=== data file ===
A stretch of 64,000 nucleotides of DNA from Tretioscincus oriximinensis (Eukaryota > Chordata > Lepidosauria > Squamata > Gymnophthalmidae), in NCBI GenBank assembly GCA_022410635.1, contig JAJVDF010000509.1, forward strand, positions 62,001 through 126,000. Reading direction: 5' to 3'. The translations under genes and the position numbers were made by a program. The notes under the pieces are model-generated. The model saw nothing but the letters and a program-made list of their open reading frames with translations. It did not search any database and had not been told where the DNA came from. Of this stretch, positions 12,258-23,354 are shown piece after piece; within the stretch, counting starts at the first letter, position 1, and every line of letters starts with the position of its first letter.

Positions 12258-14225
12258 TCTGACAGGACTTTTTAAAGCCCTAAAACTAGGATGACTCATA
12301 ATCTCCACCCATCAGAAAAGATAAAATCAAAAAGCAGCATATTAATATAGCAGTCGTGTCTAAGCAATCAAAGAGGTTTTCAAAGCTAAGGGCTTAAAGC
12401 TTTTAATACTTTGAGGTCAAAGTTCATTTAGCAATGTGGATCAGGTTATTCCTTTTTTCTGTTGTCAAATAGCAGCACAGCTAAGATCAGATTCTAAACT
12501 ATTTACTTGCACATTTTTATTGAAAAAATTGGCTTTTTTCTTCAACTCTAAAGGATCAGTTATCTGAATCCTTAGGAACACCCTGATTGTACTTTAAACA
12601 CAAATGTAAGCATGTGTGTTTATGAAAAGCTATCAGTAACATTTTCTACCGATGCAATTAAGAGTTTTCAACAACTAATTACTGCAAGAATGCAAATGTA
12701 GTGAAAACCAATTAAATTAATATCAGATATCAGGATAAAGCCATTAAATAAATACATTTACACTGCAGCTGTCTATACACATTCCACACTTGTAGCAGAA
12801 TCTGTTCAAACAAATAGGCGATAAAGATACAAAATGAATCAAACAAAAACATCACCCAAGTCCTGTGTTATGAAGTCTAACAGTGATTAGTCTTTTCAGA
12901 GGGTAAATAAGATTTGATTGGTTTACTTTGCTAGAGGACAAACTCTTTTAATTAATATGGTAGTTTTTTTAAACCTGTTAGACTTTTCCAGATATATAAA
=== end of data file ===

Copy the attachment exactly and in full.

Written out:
A stretch of 64,000 nucleotides of DNA from Tretioscincus oriximinensis (Eukaryota > Chordata > Lepidosauria > Squamata > Gymnophthalmidae), in NCBI GenBank assembly GCA_022410635.1, contig JAJVDF010000509.1, forward strand, positions 62,001 through 126,000. Reading direction: 5' to 3'. The translations under genes and the position numbers were made by a program. The notes under the pieces are model-generated. The model saw nothing but the letters and a program-made list of their open reading frames with translations. It did not search any database and had not been told where the DNA came from. Of this stretch, positions 12,258-23,354 are shown piece after piece; within the stretch, counting starts at the first letter, position 1, and every line of letters starts with the position of its first letter.

Positions 12258-14225
12258 TCTGACAGGACTTTTTAAAGCCCTAAAACTAGGATGACTCATA
12301 ATCTCCACCCATCAGAAAAGATAAAATCAAAAAGCAGCATATTAATATAGCAGTCGTGTCTAAGCAATCAAAGAGGTTTTCAAAGCTAAGGGCTTAAAGC
12401 TTTTAATACTTTGAGGTCAAAGTTCATTTAGCAATGTGGATCAGGTTATTCCTTTTTTCTGTTGTCAAATAGCAGCACAGCTAAGATCAGATTCTAAACT
12501 ATTTACTTGCACATTTTTATTGAAAAAATTGGCTTTTTTCTTCAACTCTAAAGGATCAGTTATCTGAATCCTTAGGAACACCCTGATTGTACTTTAAACA
12601 CAAATGTAAGCATGTGTGTTTATGAAAAGCTATCAGTAACATTTTCTACCGATGCAATTAAGAGTTTTCAACAACTAATTACTGCAAGAATGCAAATGTA
12701 GTGAAAACCAATTAAATTAATATCAGATATCAGGATAAAGCCATTAAATAAATACATTTACACTGCAGCTGTCTATACACATTCCACACTTGTAGCAGAA
12801 TCTGTTCAAACAAATAGGCGATAAAGATACAAAATGAATCAAACAAAAACATCACCCAAGTCCTGTGTTATGAAGTCTAACAGTGATTAGTCTTTTCAGA
12901 GGGTAAATAAGATTTGATTGGTTTACTTTGCTAGAGGACAAACTCTTTTAATTAATATGGTAGTTTTTTTAAACCTGTTAGACTTTTCCAGATATATAAA